Hoo-boy. Where to even start when it comes to the Civil War?
Oh, yeah, the institution of slavery, or can you believe people actually bought and sold other human beings?
But there's more to the Civil War than just slavery, as any viewing of Spielberg's Lincoln can inform you. There was also a lot of politicking.
Differences between states in the North and South had always been an apparent and divisive feature of the United States…and partly accounted for why the first attempt at cooperative government failed. They were so culturally, demographically, and economically different that the country almost never got off the ground in the first place.
In the early 1800s, the Northeast emerged as an industrial powerhouse as factories began to pop up across the countryside. Meanwhile, the South remained tied to the land and lucrative cash crops that could grow in the fertile soil. This meant they were way more reliant on slave labor to perform the backbreaking work. The invention of the cotton gin in 1794 only made each slave more productive and served to highlight the importance of slavery to the Southern economy.
(In an attempt to be unemotional historian types, we aren't going to insert cries of "seriously, guys? Slavery? Did no one have a conscience?" every time we mention slavery. But we're going to think it.)
When settlers continued to push into the western United States, more states applied to join the fledgling nation. This posed a problem for the federal government. Some new states wanted to allow slavery, while others were (yay) committed to stopping its spread.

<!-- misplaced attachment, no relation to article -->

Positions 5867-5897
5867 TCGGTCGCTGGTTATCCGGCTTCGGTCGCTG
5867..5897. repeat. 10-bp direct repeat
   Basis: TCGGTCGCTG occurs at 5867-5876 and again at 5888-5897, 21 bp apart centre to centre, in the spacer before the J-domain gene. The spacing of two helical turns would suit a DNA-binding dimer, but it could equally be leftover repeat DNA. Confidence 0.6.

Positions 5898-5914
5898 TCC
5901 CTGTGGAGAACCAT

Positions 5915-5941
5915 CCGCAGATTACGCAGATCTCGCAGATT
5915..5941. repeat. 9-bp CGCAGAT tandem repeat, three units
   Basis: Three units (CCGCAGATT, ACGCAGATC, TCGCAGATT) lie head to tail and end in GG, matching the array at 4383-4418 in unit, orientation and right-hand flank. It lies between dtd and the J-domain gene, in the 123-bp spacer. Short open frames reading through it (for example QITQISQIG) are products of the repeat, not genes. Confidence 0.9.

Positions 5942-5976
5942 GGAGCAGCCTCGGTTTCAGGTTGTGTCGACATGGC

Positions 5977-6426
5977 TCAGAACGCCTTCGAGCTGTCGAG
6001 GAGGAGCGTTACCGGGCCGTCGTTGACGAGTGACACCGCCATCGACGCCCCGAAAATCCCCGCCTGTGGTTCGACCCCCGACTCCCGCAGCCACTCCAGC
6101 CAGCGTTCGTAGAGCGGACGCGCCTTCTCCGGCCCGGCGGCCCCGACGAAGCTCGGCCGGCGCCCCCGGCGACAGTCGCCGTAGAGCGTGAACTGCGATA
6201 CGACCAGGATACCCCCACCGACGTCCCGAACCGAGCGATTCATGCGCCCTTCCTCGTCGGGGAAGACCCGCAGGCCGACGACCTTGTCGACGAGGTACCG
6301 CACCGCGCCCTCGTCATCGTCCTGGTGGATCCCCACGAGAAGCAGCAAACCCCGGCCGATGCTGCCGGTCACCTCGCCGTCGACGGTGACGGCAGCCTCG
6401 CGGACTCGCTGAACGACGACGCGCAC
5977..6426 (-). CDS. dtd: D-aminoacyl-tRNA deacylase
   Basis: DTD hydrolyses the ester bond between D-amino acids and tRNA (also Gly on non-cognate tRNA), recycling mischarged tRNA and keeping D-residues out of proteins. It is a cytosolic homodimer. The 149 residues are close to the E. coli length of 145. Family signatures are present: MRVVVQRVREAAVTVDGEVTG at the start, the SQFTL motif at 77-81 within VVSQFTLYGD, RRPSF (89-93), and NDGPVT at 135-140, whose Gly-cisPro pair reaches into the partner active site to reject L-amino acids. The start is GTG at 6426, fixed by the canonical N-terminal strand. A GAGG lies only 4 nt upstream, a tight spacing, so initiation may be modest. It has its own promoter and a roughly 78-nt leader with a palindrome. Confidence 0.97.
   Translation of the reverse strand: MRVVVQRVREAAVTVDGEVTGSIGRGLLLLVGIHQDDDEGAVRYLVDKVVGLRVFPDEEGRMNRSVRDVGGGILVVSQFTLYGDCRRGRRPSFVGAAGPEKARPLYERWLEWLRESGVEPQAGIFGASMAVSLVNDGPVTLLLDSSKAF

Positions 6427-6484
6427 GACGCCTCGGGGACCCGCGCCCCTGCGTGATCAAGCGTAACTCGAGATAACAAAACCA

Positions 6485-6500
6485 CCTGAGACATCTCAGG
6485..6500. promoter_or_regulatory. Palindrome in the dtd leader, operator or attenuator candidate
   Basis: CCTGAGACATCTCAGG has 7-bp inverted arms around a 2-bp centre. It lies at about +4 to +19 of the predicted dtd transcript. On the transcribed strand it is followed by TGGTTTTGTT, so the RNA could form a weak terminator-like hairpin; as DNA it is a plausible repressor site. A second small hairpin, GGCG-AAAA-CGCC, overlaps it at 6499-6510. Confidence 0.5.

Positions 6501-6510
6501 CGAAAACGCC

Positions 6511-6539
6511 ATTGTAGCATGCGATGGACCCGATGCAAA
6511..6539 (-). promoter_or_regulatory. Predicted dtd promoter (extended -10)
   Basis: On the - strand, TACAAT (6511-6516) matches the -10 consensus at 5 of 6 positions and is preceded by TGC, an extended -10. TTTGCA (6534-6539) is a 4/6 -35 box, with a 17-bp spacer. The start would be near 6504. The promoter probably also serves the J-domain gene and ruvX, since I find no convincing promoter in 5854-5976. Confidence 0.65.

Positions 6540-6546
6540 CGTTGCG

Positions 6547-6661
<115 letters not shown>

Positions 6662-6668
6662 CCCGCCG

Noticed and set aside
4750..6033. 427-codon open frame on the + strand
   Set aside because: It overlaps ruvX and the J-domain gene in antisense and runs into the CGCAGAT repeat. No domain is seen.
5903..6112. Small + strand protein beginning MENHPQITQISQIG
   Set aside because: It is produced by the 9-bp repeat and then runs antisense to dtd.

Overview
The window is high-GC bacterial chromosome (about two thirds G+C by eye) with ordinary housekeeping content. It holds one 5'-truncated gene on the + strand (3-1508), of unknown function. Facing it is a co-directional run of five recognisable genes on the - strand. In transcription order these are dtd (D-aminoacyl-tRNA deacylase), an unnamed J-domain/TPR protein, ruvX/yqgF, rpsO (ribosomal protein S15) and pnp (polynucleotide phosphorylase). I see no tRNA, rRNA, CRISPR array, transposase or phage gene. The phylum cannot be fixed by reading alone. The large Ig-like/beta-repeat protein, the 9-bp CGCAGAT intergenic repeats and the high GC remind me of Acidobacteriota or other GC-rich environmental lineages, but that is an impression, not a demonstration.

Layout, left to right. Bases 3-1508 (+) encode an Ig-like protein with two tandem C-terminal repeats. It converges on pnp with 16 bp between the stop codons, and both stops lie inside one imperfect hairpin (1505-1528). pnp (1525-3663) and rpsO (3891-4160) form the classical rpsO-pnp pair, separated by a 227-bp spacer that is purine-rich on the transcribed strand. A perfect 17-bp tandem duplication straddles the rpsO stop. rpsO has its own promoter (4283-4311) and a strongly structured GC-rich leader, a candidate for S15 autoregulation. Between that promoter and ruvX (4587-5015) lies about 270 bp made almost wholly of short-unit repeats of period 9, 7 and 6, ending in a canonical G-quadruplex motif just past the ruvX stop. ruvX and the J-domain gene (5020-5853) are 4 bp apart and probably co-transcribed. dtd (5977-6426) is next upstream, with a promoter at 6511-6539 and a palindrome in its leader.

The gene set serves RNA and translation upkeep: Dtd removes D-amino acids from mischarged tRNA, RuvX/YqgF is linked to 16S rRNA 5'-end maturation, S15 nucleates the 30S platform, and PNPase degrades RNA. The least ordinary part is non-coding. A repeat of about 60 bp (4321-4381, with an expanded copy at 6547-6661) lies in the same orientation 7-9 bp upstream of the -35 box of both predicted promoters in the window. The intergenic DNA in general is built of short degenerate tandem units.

In the middle was the government, which wanted to keep everyone happy…and not at war with each other. As both moral outrage at slavery and the South's reliance on forced labor on plantations grew, most administrations attempted to maintain a balancing act between the two sides. Due to the Missouri Compromise, the de facto boundary between slave states and free states became a very real divide.
Throughout the antebellum period, laws were passed to uphold the rights of slaveholders just as abolitionist sentiments were growing in many parts of the country. And this conflict was tearing the country apart.
Decisions like Dred Scott v. Sandford bolstered arguments from states' rights supporters that they could do what they wanted in their own territory. This sank Congress' futile attempts to maintain the status quo and keep a balance between slave states and free states.
And you'd better believe this led to some violence.
This North-South split also was evident during the 1860 election that swept Lincoln into office. Seeing the writing on the wall that Lincoln's arrival likely meant the end of slavery, South Carolina became the first state to secede in December 1860. After a standoff with federal forces, South Carolina artillery opened fire…and the Civil War officially began.